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Edward Snowden Applies for Asylum in More than 20 Countries

Jessica Golloher

July 02, 2013

Fugitive former U.S. National Security Agency contractor Edward Snowden has applied for asylum in at least 20 countries, but he has dropped his bid for permanent refuge in Russia.

WikiLeaks’ legal adviser Sarah Harrison submitted the asylum requests for Edward Snowden by delivering the documents to an official at the Russian Consulate at Moscow’s Sheremetevo airport, where Snowden has been holed up for more than a week, in a sort of diplomatic purgatory.

Snowden has been on the run since last month, after releasing secret NSA documents that detailed U.S. surveillance of domestic and international telephone and Internet use.

Among the countries where Snowden is seeking asylum are Poland, Germany, Iceland, Austria and Ecuador. But European leaders say that Snowden most likely would have to be on a country’s soil in order to be granted asylum.

Snowden also applied for asylum in India.

Syed Akbaruddin, a spokesman for India’s Foreign Ministry, said, "I can confirm that earlier today our embassy in Moscow did receive a communication from Edward Snowden. That communication did contain a request for asylum. We have carefully examined the request. Following that careful examination, we have concluded that we see no reason to accede to that request."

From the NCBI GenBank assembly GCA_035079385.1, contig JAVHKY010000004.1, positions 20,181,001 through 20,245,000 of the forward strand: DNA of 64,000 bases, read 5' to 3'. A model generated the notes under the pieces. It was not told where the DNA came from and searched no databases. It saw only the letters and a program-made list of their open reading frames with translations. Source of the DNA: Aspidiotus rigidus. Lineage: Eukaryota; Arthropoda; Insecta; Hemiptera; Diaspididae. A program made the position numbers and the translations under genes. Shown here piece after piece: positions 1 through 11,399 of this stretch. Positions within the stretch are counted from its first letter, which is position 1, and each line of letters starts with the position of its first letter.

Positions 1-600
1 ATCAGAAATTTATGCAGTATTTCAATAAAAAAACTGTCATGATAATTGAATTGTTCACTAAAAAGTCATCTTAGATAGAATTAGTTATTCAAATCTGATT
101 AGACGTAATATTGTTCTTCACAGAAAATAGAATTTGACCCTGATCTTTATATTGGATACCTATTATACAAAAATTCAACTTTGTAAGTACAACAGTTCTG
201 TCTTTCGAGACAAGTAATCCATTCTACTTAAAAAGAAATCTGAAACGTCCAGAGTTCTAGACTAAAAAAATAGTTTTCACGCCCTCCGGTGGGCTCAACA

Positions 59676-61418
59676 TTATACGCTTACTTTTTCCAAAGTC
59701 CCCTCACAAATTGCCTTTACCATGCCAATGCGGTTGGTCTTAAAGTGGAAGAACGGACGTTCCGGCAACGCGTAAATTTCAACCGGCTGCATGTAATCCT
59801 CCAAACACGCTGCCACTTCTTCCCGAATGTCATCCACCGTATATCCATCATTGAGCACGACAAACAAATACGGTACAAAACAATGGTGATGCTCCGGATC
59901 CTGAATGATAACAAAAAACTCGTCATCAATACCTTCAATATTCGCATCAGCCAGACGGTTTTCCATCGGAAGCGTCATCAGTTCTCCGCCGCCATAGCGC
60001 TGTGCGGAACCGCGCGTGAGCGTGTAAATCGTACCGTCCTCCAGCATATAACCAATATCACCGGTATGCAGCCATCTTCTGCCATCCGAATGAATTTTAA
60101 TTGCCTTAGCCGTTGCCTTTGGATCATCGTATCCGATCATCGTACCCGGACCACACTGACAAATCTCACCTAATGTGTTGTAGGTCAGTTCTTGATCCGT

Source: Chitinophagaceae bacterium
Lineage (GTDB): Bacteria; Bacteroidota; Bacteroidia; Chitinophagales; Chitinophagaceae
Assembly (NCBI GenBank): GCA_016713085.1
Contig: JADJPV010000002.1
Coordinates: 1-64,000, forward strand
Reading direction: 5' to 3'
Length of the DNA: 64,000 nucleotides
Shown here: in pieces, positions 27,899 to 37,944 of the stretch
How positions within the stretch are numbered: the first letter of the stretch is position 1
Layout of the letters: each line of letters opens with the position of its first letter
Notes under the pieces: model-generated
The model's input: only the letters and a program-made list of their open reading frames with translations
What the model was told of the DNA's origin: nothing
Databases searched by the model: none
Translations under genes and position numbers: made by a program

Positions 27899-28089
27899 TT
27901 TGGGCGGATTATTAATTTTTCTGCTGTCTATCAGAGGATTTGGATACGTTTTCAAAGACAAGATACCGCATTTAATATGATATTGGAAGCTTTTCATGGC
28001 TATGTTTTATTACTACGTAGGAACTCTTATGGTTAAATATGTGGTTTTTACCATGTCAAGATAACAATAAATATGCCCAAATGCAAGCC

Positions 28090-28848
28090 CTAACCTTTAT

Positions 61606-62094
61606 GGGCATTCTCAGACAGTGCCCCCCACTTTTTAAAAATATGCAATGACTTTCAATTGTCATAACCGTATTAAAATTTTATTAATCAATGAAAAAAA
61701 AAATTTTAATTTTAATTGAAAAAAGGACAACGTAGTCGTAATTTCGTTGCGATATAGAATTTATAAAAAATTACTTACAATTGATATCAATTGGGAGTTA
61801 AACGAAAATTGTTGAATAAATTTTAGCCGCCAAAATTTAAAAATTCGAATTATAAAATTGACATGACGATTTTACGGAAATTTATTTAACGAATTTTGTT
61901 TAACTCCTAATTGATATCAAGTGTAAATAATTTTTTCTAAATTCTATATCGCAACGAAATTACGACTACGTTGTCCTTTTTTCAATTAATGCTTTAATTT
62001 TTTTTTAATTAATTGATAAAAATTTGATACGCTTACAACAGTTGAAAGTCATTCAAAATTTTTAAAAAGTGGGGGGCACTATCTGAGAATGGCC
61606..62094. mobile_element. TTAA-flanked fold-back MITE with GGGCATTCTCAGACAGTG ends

In a statement - his first public comment since coming to Russia - Snowden said President Barack Obama is trying to persuade countries not to give him asylum.

Snowden withdrew his asylum request to Russia when he learned President Vladimir Putin would consider it only if he stopped leaking U.S. secrets. But Mr. Putin says Russia will not send Snowden back to America to face charges of espionage.

Mr. Putin met with Venezuelan President Nicolas Maduro Tuesday in Moscow. News reports say they discussed Snowden but Mr. Maduro later told reporters his country has not received an asylum application from the American.

The Venezuelan leader said Snowden deserves protection under international and humanitarian law.

After arriving in Moscow from Hong Kong on June 23, Snowden was reported to have initially booked flights to Havana, Cuba, and then on to Caracas, Venezuela, before becoming trapped in legal limbo.

WikiLeaks said asylum requests have also been made to Bolivia, Brazil, China, Cuba, France, India, Italy, Ireland, Netherlands, Nicaragua, Spain and Venezuela.

Meanwhile, Poland joined several staunch U.S. allies in Europe who are demanding an explanation from Washington about allegations, based on Snowden leaks, that U.S. agencies spied on European Union communications.

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